"Kim Yo Jong, believed to be 26, made her first public appearance during the funeral of her father and longtime ruler Kim Jong Il in December 2011. Since then she has occasionally been seen accompanying her brother to political events and on his ‘field guidance trips,’ but without any specific title attached to her name," the Guardian noted.
Remarkably, on Thursday, November 27, KCNA reported of Kim Jong Un's visit to the Korean April 26 Cartoon Film Studio, adding that "accompanying him were Secretary Kim Ki Nam, First Vice Department Director Ri Jae Il and Vice Department Directors Kim Yo Jong and Kim Ui Sun of the WPK Central Committee."
Kim Jong Un and his sister Kim Yo Jong are the children of Kim Jong Il and his fourth partner Ko Yong Hui. They attended the same school under pseudonyms in Switzerland in the mid-1990s.
Experts stress that Kim Jong Un's sister is currently "on the rise within the regime," suggesting that she could be "a sort of events director and aide to her brother, managing his schedule and accompanying him on trips," Time magazine notes. The media source cites Michael Madden, the founder of the blog North Korea Leadership Watch, as saying: "She [Kim Yo Jong] may be one of the only people Kim Jong Un trusts completely." She apparently has access to sensitive and confident information and "may end up playing the same leadership supporting role as her powerful aunt, Kim Kyong Hui," the Guardian underscores.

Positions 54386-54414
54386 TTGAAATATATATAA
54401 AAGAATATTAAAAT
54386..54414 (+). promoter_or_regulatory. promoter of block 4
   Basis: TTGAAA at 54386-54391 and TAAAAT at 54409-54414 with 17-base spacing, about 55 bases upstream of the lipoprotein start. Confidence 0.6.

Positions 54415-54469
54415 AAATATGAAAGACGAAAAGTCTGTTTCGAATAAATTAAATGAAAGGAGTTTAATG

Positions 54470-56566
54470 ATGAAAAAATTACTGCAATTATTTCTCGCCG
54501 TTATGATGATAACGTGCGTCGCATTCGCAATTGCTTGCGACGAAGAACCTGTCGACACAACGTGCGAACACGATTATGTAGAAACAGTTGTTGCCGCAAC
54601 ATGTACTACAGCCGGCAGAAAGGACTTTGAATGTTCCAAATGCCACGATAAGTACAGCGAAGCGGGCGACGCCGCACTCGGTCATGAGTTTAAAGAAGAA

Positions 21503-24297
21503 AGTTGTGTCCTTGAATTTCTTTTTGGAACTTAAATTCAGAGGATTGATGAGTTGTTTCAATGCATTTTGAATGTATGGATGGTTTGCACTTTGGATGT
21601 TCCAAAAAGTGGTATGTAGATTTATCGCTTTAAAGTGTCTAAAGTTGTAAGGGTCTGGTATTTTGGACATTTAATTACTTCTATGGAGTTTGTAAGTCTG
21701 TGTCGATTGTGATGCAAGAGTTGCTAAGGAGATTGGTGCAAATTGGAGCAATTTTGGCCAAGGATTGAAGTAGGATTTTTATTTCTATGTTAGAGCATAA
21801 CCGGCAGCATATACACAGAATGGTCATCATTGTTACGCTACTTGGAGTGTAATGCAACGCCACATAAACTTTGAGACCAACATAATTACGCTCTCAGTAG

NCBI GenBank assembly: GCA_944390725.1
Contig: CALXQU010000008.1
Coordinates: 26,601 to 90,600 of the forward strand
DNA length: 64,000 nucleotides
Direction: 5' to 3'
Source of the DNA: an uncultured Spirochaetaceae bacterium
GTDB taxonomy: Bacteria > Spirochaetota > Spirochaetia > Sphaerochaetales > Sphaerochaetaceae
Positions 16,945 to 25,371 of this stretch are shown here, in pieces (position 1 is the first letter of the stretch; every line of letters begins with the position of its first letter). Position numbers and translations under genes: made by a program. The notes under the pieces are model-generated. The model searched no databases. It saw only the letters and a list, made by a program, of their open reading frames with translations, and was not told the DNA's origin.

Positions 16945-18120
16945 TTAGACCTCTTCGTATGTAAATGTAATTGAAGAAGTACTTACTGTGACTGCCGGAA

It is worth mentioning that Kim Kyong Hui, a close aide to her brother Kim Jong Il, occupied high positions in North Korea's Communist party during his rule. However, she disappeared from public view soon after her husband Jang Sung Thaek, accused of committing treason against the state, was executed by Kim Jong Un in 2013.
Time magazine emphasizes that Kim Yo Jong's "presence at Jong Un's side is rich with symbolism," stressing that "her first official public appearance, in March 2014, came not long after the disappearance of her aunt, Kim Kyong Hui."
"The old power elites loyal to Kim Jong Il are being pushed out. They will be replaced by new, younger elites who can safeguard the leadership of Kim Jong Un," noted Yang Moo-jin, a professor at Seoul's University of North Korean Studies, as quoted by Time.